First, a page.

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Three Unique, Even Trippy Aspects of Seaside on N. Oregon Coast

Published 07/31/20 at 5:54 AM PDT
By Oregon Coast Beach Connection staff

Three Unique, Even Trippy Aspects of Seaside on N. Oregon Coast

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(Seaside, Oregon) – For a good 140 years, Seaside has been the raging party on the Oregon coast. Starting back around 1880, it was the hottest destination for inlanders, holding onto that title ever since. (Above: Seaside's Ferris wheel).

In that time, the little town has seen enormous changes, many of them full of unusual aspects of varying degrees of surprise. Here are three trippy tidbits about the town you’re probably not aware of.

What’s Beneath Seaside. The north Oregon coast resort hotspot is really quite unique compared to other towns, at least geologically. With the vast majority of beaches, there’s bedrock lurking not far beneath the sands. In fact, when winter comes you can see this in a lot of places, like Newport’s Moolack Beach or McPhillips Beach on the other side of Cape Kiwanda.


In Seaside, however, the sands go an astonishing 150 feet down in some areas.

Seaside resident and geologist Tom Horning said the bedrock here is just like that of Cannon Beach: you can see that structure in winter down near Silver Point.

At Seaside, Horning said there are the obvious dunes that rise above sea level, but then things get interesting just below that with different layers of stuff.

“Then beach sands for 20 feet, then silty offshore sands down several dozen more feet,” Horning said. “Depending on where you are, these young sediments go down to nearly 100 feet below sea level.”

See the full story at What is Beneath N. Oregon Coast's Seaside? Trippy Geologic Answer.

Ferris Wheel at Seaside. Believe it or not, one town on the Oregon coast actually had a Ferris wheel. You’d think that was nuts in such a windy environment, and perhaps that’s why it hasn’t been utilized anywhere else.

The Ferris wheel in Seaside was operated from the early ‘50s through the early ‘80s, part of a little amusement park called Gayway Park. It didn’t hurt that it was only 50 feet tall, and they did not open it up to riders in anything but the calmest weather. What is not known, however, is how it was tied down during stormy days.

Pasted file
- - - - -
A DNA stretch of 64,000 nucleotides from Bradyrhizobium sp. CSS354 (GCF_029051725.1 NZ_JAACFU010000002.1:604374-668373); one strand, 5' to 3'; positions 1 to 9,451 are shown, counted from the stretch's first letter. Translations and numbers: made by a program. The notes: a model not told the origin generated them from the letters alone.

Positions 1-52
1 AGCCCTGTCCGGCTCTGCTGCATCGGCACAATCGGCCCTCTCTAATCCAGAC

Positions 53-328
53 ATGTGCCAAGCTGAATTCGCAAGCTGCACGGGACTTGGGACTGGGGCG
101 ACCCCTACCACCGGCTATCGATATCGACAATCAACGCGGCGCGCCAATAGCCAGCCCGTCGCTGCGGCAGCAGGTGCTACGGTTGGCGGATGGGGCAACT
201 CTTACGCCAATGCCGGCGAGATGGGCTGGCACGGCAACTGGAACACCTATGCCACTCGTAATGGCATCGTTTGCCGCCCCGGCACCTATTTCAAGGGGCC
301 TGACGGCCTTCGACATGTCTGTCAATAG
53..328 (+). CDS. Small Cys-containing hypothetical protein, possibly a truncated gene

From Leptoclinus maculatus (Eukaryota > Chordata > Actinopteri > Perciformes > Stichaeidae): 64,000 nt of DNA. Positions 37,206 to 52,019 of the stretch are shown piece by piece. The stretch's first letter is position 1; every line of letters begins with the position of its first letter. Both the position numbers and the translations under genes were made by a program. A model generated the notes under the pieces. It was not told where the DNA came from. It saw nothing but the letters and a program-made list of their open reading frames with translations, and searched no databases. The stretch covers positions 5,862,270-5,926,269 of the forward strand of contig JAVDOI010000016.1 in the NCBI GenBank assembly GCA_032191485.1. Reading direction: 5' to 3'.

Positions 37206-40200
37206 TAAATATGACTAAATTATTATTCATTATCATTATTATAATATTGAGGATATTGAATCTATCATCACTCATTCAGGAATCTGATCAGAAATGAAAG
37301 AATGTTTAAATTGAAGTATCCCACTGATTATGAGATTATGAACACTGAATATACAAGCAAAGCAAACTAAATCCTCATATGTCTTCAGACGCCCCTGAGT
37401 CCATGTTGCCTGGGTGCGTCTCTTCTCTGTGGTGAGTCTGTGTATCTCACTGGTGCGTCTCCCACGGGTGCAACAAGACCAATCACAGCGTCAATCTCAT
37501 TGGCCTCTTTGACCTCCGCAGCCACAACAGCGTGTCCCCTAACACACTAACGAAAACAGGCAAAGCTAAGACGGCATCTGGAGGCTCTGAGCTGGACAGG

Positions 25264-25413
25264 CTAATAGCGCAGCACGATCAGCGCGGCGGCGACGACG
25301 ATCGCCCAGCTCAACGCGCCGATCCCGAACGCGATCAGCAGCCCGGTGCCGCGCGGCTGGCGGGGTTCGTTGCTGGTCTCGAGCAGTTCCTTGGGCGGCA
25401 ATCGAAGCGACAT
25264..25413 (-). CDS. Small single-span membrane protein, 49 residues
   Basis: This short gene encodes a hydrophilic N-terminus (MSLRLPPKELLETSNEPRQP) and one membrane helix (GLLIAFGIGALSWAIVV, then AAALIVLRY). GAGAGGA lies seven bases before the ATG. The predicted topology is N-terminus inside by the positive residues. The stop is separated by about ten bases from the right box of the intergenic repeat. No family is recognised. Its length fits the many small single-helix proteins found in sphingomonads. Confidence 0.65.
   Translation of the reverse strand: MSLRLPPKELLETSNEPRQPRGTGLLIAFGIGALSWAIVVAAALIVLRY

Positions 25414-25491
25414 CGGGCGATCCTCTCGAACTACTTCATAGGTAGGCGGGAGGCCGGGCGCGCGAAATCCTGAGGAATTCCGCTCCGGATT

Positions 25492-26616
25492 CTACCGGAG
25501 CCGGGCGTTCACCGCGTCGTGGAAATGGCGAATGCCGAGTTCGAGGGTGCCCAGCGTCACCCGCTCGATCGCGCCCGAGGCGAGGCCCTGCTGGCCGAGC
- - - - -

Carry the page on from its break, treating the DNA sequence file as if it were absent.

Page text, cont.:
Gayway Park stood a little bit west of where the choo-choo train is on Broadway, on the same side of the street. It also included a roller coaster as well as other forms of fun.

Through the ‘60s and ‘70s it attracted a lot more teenagers, who were rather noisy and got labeled the “wrong crowd.” Noise complaints soared, especially from the apartment buildings right downtown. Eventually it closed, mainly because of the teenager issues.


When The Cove Fell Apart. It’s amazing to think a kind of natural disaster actually led to a really good thing. Case in point: when Seaside’s the Cove sort of fell apart.

Rather, a major landslide on Tillamook Head dumped massive amounts of debris into the ocean, drastically changing the landscape of southern Seaside, actually making it better. There was much, much less of the Cove area before 1987 – some 800 feet or so were added to it, starting that year.


In '87, boulders and other chunks of stuff wound up filling in a huge area near the cove, extending the cove by hundreds of feet. First, there was a big spit that formed, which locals gladly used to catch fish from.

It didn’t take too long, however, for the area between the spit and the shoreline to get mostly filled up, leaving a gigantic, dead tidepool which stunk for a time. Eventually, rocks and sand filled that in, and more width down the shoreline was added as well.

Before there was maybe 100 feet or so from the parking lot at Ave. U to the tides. Now, you’ve got several hundred feet of thick, grassy dunes and beachgrass there. The area immediately around the Cove also extended greatly: most of that sandy stretch you see now beyond the rocks was never there before. See more Oregon Coast Geology

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